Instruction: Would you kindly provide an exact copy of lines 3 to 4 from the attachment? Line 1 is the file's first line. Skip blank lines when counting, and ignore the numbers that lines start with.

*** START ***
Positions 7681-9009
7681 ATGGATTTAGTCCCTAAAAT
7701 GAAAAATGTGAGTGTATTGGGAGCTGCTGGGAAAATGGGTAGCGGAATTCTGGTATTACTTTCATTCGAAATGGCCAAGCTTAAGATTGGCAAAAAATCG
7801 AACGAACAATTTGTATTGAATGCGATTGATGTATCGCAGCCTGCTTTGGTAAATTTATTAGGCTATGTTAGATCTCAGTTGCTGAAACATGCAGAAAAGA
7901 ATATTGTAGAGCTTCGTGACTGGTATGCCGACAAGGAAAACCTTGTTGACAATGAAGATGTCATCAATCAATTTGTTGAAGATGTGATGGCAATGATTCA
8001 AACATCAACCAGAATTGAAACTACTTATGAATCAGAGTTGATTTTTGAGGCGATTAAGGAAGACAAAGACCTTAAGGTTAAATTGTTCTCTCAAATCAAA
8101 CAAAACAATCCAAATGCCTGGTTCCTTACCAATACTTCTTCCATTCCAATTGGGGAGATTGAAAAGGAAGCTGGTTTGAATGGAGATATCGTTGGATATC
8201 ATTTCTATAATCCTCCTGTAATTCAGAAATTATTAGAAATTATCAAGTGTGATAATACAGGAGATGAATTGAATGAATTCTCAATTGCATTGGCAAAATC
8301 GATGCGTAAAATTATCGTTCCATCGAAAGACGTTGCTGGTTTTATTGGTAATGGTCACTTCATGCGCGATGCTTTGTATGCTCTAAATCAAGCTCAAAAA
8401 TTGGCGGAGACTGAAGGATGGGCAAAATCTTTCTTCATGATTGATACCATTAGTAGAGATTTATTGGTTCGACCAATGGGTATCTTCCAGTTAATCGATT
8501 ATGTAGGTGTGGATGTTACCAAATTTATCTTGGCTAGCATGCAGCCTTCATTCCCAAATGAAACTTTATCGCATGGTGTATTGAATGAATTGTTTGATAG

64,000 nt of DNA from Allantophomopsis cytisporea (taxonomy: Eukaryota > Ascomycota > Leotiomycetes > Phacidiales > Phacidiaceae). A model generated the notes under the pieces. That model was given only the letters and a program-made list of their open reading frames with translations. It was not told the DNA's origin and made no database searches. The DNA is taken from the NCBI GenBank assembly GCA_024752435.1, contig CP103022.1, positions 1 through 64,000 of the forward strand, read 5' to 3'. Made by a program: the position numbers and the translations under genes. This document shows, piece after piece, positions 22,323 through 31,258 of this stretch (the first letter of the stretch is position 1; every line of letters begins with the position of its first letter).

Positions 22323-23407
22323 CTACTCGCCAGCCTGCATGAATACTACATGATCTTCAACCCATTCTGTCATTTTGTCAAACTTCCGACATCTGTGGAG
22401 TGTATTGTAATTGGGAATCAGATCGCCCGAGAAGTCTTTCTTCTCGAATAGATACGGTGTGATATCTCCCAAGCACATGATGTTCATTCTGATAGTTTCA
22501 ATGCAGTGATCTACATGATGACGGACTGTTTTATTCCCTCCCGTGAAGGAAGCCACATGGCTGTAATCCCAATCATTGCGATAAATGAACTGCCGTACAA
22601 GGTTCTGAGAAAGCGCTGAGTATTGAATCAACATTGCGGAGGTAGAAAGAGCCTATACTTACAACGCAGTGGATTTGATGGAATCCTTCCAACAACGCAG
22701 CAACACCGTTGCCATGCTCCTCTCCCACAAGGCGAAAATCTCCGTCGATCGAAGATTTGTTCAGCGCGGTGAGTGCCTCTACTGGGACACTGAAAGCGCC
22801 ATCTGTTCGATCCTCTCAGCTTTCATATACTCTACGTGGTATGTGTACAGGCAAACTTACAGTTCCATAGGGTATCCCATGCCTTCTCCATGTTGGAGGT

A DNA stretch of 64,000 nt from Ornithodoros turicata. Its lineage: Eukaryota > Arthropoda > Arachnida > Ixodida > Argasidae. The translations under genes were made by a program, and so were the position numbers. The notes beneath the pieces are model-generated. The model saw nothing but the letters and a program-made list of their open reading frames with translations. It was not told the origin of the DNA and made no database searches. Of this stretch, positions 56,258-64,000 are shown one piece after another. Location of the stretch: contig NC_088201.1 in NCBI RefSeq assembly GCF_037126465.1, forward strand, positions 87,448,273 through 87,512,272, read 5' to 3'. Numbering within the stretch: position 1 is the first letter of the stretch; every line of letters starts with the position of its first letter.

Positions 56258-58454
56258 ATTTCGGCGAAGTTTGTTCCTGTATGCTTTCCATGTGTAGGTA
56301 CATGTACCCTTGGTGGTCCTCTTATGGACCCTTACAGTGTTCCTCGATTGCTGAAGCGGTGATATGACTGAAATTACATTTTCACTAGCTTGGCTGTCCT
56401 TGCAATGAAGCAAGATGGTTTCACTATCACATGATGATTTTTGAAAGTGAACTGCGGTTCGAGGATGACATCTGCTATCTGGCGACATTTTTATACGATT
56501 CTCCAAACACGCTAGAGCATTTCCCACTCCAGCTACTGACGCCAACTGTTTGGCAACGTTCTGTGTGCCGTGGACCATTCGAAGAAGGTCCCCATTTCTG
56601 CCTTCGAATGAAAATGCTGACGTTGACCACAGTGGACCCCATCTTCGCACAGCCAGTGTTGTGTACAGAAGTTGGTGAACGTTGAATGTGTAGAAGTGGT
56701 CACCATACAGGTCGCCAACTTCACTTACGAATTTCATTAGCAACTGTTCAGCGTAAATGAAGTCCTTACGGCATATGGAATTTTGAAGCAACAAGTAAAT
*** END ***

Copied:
7701 GAAAAATGTGAGTGTATTGGGAGCTGCTGGGAAAATGGGTAGCGGAATTCTGGTATTACTTTCATTCGAAATGGCCAAGCTTAAGATTGGCAAAAAATCG
7801 AACGAACAATTTGTATTGAATGCGATTGATGTATCGCAGCCTGCTTTGGTAAATTTATTAGGCTATGTTAGATCTCAGTTGCTGAAACATGCAGAAAAGA